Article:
PR Is Dead! Long Live PR!


Depends on who you ask. Be prepared for a response. You’ve been warned.

Ever heard the oxymoronic exclamation, “The king is dead! Long live the king!”

Feels odd just writing it. The phrase comes from the 15th century when Charles VI (known as “Charles the Mad,” who died as king and his son took the reigns to a much maligned and ransacked France).

Le roi est mort, vive le roi!” 

“The king is dead” announces just that. “Long live the king!” refers to whomever is the shrew to take the throne — in this case, Charles VII. Family business and all. Whelp, this often misunderstood profession seems to suffer same fate every year. Some schmuck says, “PR is dead.” Followed by a hipster who says, “Uh … no, dude.”

That has happened already in 2014, so which person is correct?

Meet Robert Phillips.

According to this article in PR WeekBobby is the former EMEA (Europe, Middle East, and Africa to those without a passport) president and CEO of small shop called Edelman. So, safe to assume, guy knows his bees wax. Said acuity afforded him a nice amount of column inches to proclaim to the annual (and traditional) demise of the industry from which he has prospered.

So, I guess it’s good timing now that he’s paid that now PR is dead, huh? Anywho, Captain Opportunistic writes this:

PR is dead. Its business model, dominated on the consultancy side by bloated networks selling bureaucracy over transformation and generalists over deep expertise, is broken. Its philosophy – rooted in selling stuff to consumers, rather than addressing societal needs – is exhausted. A transparent world exposes the tired deceits of message management and spin.

keep-calm-and-have-a-cup-of-shut-the-hell-upTo a point, he’s right. The huge, global firms keep getting business because said corporate tycoons don’t do research — they visit websites, see classy brands of former clients that haven’t been represented by that agency in more than a decade, view the fancy titles, and then presume “That’s the agency for us.” These agencies largely care about the bottom line and all the minions on the bottom they trampled upon to get to the top.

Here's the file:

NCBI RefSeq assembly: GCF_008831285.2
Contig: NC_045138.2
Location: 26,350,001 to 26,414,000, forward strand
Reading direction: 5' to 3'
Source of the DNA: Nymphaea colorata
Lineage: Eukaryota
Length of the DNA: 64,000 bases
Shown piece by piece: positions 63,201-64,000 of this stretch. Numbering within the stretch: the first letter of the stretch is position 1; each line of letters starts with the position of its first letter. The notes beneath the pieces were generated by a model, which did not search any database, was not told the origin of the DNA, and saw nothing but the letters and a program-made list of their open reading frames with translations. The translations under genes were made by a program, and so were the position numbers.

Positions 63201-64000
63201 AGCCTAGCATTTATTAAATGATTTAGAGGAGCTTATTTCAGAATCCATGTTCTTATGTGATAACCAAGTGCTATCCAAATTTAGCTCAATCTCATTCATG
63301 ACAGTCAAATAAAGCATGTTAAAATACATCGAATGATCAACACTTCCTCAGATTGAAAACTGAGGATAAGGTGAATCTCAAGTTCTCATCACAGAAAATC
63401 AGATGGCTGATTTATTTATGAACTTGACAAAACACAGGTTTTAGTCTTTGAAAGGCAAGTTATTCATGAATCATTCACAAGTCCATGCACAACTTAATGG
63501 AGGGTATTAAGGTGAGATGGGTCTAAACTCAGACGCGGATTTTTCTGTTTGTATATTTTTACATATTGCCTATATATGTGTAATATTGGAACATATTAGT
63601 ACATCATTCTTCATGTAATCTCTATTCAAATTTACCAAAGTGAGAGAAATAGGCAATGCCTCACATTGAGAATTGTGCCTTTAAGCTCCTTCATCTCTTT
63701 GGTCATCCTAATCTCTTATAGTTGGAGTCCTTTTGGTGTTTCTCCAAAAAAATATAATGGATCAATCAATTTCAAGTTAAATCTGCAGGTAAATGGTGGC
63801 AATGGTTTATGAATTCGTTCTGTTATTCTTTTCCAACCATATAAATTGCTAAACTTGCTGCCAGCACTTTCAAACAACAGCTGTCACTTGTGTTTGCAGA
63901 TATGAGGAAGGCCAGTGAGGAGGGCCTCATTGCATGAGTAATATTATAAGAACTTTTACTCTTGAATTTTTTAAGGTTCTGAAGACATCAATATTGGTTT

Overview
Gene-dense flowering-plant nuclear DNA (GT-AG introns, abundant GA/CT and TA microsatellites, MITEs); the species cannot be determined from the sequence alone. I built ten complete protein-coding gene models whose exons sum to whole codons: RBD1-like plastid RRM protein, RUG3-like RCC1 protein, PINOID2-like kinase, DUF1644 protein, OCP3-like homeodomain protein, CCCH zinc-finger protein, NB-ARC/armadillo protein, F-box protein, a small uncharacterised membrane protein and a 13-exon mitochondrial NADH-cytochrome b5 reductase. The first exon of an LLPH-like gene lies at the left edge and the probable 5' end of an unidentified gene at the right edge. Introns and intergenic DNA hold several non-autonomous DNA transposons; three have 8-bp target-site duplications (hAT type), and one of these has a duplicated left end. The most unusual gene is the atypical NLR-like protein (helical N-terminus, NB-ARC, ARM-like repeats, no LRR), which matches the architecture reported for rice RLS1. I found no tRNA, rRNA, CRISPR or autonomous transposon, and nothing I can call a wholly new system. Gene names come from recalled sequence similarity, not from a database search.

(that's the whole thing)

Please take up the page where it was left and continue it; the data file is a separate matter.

Whatever happened to wanting to represent a cause of the client, rather than the client with no cause? Vanquished by the quest for the almighty dollar and global supremacy? Probably, but why is that accepted as the death of PR? Why can’t it just be a reason for a new beginning?

PR has abused and exhausted trust. The restoration of trust is not a function of PR. Trust is not a message but an outcome. It is complex and fragile. There is no single action, no silver-bullet campaign, to resolve the trust deficit. Trust is hard-fought, hard-earned, hard-won every day – by actions, not words. If trust is the desired outcome, then PR is not the appropriate solution. Beware the PR firm that talks and promises otherwise.

While there is no silver bullet and the dolts who promise that (or guarantee hits in a proposal) are right up there with the guy that shines the shoes of used car salesmen, check that: restoring trust is not a function of PR. The hell?! Someone call up Mayor Rob Ford because I found the guy who stole his precious crack pipe.

Do we share stories? Do we build bridges from our clients to their communities? Do we instill a sense of something with the media to encourage to discuss the causes we represent? What’s that something called again?

Oh yeah, trust! 

So, if you love this industry, as the good ones do, listen up — PR is not dead. It never has been. It’s just in a coma and the parents of this hebetudinous industry — Bernays, Burson, Edelman, Lee — lost the address of the hospital and have decided to orphan that overweight child with bad hair and outdated clothing. Things are changing. Rapidly. And the old codgers need to allow the changing of the guard as they change their adult diapers.

neoSo, how to we wake PR from the dead? Evolve.

Sounds like I’m Morpheus and you are trapped in the Matrix, huh? (Not now, kids. Ask your directors.) In a way, that’s the fact. With the declining newspaper industry, and increasing digital world, traditional PR — in the world we know — was kiboshed. And now, the wrong people are at the helm. They are either too old to care about new tricks, too apathetic to be concerned about them, or too dense to think there are any tricks out there not already discovered by them.

Either way, they need to make like a tree and get the hell out of the way. If we can teach companies how to listen, we’ll wake up. If we can teach companies how to learn, we can start walking. And if we can teach companies how to lead by example, we will run over anyone that gets in our way.

How’s that for a pep rally, flacks? PR is not dead. Long live PR! (And um, don’t buy this fool’s book either.)